There’s only so much conflict you can take until you find yourself asking, “Why can’t we all just get along?” One of the great things about America is its multiculturalism, but diversity also means greater potential for the clashing of opposing sides. Some people think this way while other people do it that way, and haters are always going to hate and you can’t please everyone. There’s nothing necessarily wrong with diversity or even an occasional butting of heads: after all, variety is the spice of life and you can’t call it friends until you’ve had a fight and all that. Unfortunately, a difference of opinion can often overstep the boundaries and into the territory of prejudice and intolerance. One of the most classic examples of this transgression is racism, a phenomenon that has largely declined in more recent times, but still continues to rear its ugly head in more subtle ways.
What exactly are the causes of racism, anyway? In some ways it’s surprising that racism even exists, since if you talk to most people they seem to view racism as something abhorrent. But that’s the thing—there’s a difference between what people say and what they subconsciously feel. Ever heard of the Implicit Association Test? It was implemented at Harvard, where all important things originate. Take 2 different groups: the classic example is white people and black people. During timed periods, words will pop up associated with either group and you have to categorize them into “good” and “bad” as quickly as you can, then vice versa. Does this sound kind of confusing? Well, the point is that you might say that you aren’t prejudiced, but you might be. Your test results might show that you sort one group of people into the “bad” group more frequently and quickly, suggesting some underlying prejudice, even though you may feel otherwise. Thus, the causes of racism seem even more nebulous. How can you cause something that you don’t really want to happen?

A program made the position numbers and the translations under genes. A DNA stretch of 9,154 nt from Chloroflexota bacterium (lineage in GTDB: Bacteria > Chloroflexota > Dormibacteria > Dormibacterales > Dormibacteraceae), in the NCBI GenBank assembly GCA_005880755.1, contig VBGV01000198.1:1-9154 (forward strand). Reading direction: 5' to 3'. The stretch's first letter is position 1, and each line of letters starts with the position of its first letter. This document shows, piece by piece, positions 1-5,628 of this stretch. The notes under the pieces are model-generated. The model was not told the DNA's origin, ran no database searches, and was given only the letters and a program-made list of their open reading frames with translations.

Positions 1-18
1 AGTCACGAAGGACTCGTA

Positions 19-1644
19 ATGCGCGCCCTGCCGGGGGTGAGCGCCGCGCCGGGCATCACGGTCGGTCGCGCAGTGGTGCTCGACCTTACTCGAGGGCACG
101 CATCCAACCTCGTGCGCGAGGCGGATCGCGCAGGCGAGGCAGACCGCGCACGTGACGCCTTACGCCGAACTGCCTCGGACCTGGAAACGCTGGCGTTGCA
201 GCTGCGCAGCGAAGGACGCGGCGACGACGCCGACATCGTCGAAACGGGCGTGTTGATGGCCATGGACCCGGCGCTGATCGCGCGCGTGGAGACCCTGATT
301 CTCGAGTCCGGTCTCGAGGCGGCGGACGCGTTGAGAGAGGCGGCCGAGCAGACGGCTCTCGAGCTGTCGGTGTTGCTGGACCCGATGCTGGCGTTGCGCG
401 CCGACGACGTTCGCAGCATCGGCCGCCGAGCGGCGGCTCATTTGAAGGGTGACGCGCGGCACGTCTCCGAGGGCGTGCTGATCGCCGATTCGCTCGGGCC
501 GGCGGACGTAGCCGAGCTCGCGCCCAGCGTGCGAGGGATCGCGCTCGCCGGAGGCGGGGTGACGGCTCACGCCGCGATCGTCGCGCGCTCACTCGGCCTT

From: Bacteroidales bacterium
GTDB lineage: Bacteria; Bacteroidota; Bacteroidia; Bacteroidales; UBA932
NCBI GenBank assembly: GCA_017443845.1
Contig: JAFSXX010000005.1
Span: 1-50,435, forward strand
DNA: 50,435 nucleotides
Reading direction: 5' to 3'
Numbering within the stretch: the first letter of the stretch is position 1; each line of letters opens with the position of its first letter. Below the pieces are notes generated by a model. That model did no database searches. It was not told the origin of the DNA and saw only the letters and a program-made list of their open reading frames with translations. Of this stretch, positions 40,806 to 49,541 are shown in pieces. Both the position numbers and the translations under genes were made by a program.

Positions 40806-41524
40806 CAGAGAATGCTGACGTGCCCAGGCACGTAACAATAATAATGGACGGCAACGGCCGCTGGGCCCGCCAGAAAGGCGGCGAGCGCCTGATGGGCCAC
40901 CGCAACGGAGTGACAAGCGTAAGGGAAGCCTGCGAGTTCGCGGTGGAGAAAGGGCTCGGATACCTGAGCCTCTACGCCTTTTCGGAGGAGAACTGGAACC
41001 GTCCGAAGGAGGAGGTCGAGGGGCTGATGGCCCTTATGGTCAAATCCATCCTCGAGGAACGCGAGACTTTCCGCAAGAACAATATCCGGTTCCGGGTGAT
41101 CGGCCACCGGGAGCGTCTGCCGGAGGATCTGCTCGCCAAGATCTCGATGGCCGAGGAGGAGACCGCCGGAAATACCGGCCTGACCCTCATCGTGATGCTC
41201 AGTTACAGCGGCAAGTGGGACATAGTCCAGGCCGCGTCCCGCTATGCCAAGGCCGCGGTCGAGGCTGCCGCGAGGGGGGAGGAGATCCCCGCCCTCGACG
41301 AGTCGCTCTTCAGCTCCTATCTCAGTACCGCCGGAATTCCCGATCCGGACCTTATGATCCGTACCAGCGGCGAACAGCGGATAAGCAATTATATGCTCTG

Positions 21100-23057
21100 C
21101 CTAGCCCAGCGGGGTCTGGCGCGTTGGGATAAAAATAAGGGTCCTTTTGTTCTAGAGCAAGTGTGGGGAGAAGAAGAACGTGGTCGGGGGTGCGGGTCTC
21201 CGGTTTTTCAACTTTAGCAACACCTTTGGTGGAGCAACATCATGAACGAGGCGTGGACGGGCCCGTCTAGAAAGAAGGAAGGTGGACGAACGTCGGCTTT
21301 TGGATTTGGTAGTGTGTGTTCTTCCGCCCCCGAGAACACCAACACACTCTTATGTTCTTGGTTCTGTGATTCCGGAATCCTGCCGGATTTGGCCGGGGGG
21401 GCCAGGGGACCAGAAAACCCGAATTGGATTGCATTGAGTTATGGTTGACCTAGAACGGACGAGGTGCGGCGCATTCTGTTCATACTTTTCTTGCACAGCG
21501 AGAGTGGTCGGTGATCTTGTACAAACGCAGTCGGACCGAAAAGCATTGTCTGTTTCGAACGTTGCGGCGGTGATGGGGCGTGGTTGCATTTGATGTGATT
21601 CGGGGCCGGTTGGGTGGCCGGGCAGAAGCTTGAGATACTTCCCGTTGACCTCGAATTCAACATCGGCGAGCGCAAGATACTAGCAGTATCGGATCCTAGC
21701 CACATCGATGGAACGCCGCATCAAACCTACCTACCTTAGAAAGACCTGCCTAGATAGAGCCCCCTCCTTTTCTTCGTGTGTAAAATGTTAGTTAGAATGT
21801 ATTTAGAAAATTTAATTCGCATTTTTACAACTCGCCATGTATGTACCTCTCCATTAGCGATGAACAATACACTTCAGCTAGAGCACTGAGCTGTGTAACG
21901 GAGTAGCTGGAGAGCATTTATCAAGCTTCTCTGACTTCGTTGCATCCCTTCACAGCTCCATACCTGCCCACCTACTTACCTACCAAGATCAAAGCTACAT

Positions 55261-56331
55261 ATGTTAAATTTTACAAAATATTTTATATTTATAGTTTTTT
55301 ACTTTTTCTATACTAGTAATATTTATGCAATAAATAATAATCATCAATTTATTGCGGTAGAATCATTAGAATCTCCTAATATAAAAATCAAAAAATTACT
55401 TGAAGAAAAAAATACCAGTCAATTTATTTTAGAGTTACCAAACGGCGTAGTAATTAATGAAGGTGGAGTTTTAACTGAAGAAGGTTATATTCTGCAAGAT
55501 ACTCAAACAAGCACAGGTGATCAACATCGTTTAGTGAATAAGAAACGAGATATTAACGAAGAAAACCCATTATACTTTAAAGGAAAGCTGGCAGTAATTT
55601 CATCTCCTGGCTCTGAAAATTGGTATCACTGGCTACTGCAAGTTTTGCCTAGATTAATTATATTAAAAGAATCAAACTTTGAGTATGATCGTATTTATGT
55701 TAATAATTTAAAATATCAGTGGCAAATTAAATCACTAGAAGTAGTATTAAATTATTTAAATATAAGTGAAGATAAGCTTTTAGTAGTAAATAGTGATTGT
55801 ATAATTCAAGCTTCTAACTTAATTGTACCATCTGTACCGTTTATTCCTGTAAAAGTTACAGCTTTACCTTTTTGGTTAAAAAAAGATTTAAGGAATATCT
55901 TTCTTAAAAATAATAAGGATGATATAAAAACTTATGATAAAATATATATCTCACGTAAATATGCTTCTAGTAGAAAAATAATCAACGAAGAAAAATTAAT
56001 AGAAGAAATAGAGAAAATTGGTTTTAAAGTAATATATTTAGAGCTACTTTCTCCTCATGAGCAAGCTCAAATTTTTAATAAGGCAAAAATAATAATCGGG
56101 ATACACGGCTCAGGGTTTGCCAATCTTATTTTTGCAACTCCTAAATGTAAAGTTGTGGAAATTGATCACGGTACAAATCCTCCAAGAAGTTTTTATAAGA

Various viewpoints regarding the causes of racism have been presented and blended together. The causes of racism in the past aren’t so different from the causes of racism today. It has to do with how our brains organize information combined with our life experiences. In short, nature and nurture. When we don’t have a lot of interaction with people of other races, we refer to what little we do know about them, and when you don’t have a lot of information, you’re not going to be smart about anything.
So before you judge and jump to conclusions, get to know somebody before you’re going to reinforce your misinformed beliefs. And yeah, you can’t exactly control your subconscious, but before you freak out about being secretly racist, realize that you do have conscious control over how you act and make decisions. Deciding to understand and look before you leap is the first step towards tolerance and making the world a better place.